The downside to this, of course, is that we fail to see the merits of those who disagree with us. Researcher David Perkins brought people of various ages and levels of education to a lab, asking them to think about social issues, such as “Would giving more money to schools improve the quality of teaching and learning?” Students were asked to write down their initial judgement. Then they were asked to write down reasons in favor of their initial judgement and reasons why someone might be on “the other side” of the debate. Perkins found that the higher the IQ of the participant, the more reasons they came up with in favor of their initial judgment. The more intelligent, the better the lawyer. But then Perkin’s results become more disturbing. People with higher IQs were no more likely to come up with solid “other-side” arguments than people with lower IQs. Perkins concluded that “people invest their IQ in buttressing their own case rather than in exploring the entire issue more fully and evenhandedly.”13
Even the most intelligent among us are unlikely to recognize that there are powerful, legitimate reasons for being on either side of many current debates, the Iran nuclear deal included.
Because we cannot see the world through one another’s eyes, there is a trend to avoid debate altogether—a trend which sparked the saying “In polite company, it’s not proper to talk about politics or religion.”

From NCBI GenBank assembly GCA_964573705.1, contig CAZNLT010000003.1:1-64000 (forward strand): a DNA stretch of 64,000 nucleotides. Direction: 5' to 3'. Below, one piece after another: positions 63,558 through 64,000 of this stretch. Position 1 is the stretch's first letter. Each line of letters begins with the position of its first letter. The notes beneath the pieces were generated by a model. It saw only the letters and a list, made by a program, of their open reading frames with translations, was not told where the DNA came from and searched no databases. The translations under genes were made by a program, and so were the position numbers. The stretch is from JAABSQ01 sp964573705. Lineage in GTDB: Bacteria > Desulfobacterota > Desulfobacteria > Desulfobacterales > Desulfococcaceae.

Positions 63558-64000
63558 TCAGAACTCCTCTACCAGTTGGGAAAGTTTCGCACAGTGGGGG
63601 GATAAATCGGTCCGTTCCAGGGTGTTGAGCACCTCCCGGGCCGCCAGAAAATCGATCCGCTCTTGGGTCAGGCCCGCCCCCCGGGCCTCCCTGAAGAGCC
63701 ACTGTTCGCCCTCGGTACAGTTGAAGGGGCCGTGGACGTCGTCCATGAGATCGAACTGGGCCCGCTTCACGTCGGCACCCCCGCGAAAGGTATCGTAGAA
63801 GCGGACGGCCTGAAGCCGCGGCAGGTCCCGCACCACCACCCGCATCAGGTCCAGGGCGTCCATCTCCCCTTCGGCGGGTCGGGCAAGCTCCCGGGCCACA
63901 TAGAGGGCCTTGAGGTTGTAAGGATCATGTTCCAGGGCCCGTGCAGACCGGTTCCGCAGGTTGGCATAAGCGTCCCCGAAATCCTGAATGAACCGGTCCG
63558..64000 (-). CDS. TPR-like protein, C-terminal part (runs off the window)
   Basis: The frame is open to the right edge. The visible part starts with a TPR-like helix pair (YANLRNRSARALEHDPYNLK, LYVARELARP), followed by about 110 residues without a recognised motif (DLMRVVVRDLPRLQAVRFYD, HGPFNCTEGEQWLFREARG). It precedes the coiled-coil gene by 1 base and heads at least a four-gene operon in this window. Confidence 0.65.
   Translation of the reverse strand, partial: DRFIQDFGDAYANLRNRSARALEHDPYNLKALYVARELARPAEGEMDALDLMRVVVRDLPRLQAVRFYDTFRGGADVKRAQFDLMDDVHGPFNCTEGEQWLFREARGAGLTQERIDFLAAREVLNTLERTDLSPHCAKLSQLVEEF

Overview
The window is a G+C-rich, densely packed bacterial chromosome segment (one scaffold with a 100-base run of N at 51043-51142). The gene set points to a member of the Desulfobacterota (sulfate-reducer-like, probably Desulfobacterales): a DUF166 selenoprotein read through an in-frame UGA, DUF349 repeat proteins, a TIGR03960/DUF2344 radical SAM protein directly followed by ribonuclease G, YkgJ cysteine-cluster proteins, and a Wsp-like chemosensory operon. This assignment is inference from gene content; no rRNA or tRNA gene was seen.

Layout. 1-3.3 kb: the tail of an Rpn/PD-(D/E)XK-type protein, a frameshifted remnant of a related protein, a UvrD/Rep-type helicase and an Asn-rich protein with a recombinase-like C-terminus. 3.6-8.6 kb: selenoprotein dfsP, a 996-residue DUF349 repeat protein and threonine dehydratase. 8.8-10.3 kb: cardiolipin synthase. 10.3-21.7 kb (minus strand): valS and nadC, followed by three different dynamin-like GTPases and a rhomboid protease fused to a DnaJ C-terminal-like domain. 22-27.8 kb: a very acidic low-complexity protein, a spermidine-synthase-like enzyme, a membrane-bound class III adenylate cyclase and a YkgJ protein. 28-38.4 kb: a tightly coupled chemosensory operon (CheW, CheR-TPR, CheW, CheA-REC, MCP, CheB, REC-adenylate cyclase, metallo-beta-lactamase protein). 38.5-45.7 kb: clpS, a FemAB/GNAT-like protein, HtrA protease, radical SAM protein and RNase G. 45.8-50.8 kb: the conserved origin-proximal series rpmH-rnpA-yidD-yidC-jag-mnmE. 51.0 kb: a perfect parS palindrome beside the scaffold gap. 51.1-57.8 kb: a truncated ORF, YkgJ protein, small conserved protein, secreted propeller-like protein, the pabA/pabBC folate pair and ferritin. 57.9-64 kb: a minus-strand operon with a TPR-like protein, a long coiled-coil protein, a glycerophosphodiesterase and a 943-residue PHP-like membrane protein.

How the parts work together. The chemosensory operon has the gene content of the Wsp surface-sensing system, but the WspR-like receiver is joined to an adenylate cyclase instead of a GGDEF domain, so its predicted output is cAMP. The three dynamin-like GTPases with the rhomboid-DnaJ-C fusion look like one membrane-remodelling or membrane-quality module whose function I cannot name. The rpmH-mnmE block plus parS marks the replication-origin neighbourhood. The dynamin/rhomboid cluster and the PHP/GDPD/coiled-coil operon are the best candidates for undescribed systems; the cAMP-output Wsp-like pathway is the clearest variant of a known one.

In order to remain “polite” almost every social justice issue on the Jewish scene now has an organized policy to avoid making any stance about Israel for fear of polarity. Congregations all over the country are fearful about engaging in conversation about Israel, Iran, gun violence, and so many issues which are plaguing our community not just on a political level, but on a human one.
Think of how much we’re losing by following suit: congregants with a point of view different from the majority, who become less active out of fear of uncivil discourse; people who choose not to engage with Jewish life because it’s not addressing the issues that matter to us the most; Opportunities for new initiatives and events.
Even the Stanley Theater refused to host an Israeli-Palestinian band for fear of it sparking outrage, from someone.
Friends, I understand why we might wish to avoid debate in a world in which debate can be uncivil and unfair. But avoiding debate altogether has never ever been the Jewish way. We are Jewish. “Two Jews, three opinions” is our motto. We can do better than this!
As you may know there were two competing rabbinic voices in the Talmud: Hillel and Shammai. One group said “The law is according to our position.” And the other said “The law is according our position.” God answered saying “Eilu v’eilu divrei Elokim chayim– These words AND those words are the BOTH the words of the living God.”14 Although they are competing beliefs, they are both right. They both contain wisdom. When will we look at two sides in a debate and realize that we can learn so much from one another?